At its root, the goal of marketing is to predict and affect how people make decisions.
So, it’s no surprise that behind nearly every marketing tactic lies a psychological principle.
Although consumer behavior has changed enormously over the years, the psychological motivations that drive our purchasing decisions remain the same.
With both content marketing and inbound marketing, having a user fill out a landing page is the key to moving them further down the sales funnel and if it isn’t properly capturing your persona’s attention, they’re much less likely to convert into leads.
Informational Social Influence is a “phenomenon where people assume the actions of others in an attempt to reflect correct behavior for a given situation.” In others words, we are heavily inclined to conform to those around us and rely on their opinions and habits to govern our own actions.
In recent years with the rise of social media and user review sites, we’ve increased our reliance on social proof when making buying decisions. For example, we check Rotten Tomatoes before seeing a movie, Amazon before purchasing products, and rely on Yelp to decide where to eat.
Word-of-mouth advertising has been around for ages, but in our highly connected world, Informational Social Influence is more powerful than ever.
How to Apply Informational Social Influence to Your Landing Page:
You can apply this principle to your landing page using social proof.
Make it clear to your reader that other people are using and enjoying the offer in a way that resonates with them.
An effective way to do this on your landing page is through customer testimonials. Short, meaningful quotes from happy customers is a good way to boost the credibility of your claims.
For instance, take a look at the example below from HubSpot.
HubSpot could have easily listed the benefits of their CRM software, but because it is coming from someone outside of the company, it is seen as more trustworthy and unbiased.
Other ways you can show social proof in your landing page is with real numbers that display the popularity of your content. This can be done by showing how many people subscribe to your blog or how many people have shared your content on social media.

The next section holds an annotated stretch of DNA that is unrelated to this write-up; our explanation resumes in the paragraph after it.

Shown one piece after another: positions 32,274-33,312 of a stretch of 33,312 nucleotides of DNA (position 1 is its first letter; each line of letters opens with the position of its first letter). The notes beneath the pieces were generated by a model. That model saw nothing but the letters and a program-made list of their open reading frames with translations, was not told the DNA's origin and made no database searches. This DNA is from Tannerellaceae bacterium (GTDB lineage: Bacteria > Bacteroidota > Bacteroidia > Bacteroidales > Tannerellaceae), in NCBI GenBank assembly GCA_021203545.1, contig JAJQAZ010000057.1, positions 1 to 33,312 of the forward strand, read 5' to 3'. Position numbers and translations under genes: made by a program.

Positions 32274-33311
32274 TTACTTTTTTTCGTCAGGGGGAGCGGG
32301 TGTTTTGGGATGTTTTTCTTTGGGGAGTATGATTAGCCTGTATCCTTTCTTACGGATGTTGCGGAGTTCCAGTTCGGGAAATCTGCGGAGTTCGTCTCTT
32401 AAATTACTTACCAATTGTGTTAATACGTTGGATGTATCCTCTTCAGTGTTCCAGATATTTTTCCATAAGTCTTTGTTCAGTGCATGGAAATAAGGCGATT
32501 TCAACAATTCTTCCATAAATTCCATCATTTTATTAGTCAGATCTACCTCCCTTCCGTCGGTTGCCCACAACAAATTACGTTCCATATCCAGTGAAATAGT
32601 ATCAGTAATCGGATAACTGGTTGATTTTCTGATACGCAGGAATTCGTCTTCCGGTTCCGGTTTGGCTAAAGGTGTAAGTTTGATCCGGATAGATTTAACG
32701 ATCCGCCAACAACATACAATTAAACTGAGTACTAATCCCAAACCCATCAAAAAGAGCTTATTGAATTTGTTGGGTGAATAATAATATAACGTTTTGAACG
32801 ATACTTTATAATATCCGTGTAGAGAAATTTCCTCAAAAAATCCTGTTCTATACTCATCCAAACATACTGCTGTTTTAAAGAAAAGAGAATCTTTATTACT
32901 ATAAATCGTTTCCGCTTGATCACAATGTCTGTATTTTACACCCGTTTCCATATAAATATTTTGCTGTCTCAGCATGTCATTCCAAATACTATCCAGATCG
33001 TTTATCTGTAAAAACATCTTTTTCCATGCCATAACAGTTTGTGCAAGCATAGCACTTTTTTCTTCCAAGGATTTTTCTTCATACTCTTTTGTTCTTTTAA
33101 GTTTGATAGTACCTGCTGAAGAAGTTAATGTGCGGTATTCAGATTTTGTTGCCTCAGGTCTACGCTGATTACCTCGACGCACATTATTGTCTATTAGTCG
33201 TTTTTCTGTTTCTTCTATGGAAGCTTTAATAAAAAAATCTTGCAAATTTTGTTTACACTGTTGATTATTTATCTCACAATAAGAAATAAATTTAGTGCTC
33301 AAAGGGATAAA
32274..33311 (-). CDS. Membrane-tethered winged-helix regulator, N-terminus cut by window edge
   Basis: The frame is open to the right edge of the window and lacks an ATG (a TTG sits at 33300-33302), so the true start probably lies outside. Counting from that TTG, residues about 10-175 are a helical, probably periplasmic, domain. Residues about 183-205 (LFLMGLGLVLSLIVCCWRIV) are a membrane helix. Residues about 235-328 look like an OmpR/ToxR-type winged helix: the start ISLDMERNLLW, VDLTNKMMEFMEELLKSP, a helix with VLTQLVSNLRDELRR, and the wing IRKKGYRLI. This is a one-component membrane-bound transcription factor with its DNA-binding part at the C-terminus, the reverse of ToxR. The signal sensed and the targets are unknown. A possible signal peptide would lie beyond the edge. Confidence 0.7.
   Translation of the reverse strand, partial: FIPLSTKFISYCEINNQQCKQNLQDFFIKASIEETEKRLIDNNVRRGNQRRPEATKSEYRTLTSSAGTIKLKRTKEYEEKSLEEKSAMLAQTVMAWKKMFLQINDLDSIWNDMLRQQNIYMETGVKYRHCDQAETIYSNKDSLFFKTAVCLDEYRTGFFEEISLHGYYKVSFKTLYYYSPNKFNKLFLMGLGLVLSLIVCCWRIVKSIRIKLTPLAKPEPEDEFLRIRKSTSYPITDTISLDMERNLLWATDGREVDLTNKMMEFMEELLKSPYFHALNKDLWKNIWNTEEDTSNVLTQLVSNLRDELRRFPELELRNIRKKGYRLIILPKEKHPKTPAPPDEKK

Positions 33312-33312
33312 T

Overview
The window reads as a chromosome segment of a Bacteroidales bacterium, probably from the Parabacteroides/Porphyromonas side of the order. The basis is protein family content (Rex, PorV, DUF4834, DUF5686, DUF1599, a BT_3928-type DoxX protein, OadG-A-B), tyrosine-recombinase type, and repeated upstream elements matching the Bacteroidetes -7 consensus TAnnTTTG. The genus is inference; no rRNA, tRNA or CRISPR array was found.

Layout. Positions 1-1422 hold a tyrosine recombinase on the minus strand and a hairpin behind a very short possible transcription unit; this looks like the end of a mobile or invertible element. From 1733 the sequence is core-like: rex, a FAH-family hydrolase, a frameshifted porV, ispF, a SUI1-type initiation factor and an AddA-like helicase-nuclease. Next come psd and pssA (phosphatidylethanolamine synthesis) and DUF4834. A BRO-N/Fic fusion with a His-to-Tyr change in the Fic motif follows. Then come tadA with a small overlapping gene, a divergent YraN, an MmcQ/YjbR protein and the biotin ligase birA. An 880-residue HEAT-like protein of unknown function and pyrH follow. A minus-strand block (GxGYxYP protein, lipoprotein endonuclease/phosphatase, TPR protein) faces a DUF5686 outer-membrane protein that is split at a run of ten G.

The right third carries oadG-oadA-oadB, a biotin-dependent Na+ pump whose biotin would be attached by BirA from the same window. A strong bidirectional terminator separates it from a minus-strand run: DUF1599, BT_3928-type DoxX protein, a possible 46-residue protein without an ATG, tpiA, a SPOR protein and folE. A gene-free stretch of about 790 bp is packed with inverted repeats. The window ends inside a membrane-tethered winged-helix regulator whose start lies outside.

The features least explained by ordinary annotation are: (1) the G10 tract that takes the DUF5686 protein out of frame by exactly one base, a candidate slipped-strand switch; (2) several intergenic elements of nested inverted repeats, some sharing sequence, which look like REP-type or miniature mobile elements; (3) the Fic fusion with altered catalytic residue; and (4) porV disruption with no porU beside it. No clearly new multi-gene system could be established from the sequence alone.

Showing your audience a clear number of people that are actively engaged in your content will motivate them to follow the lead of their peers.
3.) Loss Aversion
Do you hate losing?
Turns out, we’re wired to.
Loss Aversion refers to our tendency to take more risks if we anticipate a loss than we would if we were presented with an opportunity to gain.
In other words, the idea of potentially losing out on something -- an item, an offer, money, content -- motivates us more than the idea of gaining something alone.
How to Apply Loss Aversion to Your Landing Page:
Use a countdown clock for a time-sensitive event to show your readers they only have a small amount of time left before they lose the opportunity to participate.
This creates a sense of urgency for your audience and increases the chances of them converting on the offer. This can also be applied to eBooks or demos that will be free for a limited time.
Another way Loss Aversion can help with landing pages is by offering bits of your content for free. This allows people to “try out” bits of content they may have been interested in without losing any of their money to get it.
Typically once they’ve gotten their free demo or excerpt, the thought of losing the content motivates them to make a purchase.
Applying these principles to your landing pages is key to maximizing conversion rates.
Referencing pain points, incorporating social proof, and implementing a sense of urgency on your landing page taps into your readers' underlying psychological processes and can successfully alter how they respond to your offer.
But the benefits of employing psychological principles are not limited to landing pages. Psychology ultimately helps you gain a deeper understanding of your buyer that can be usedin all areas of inbound marketing.
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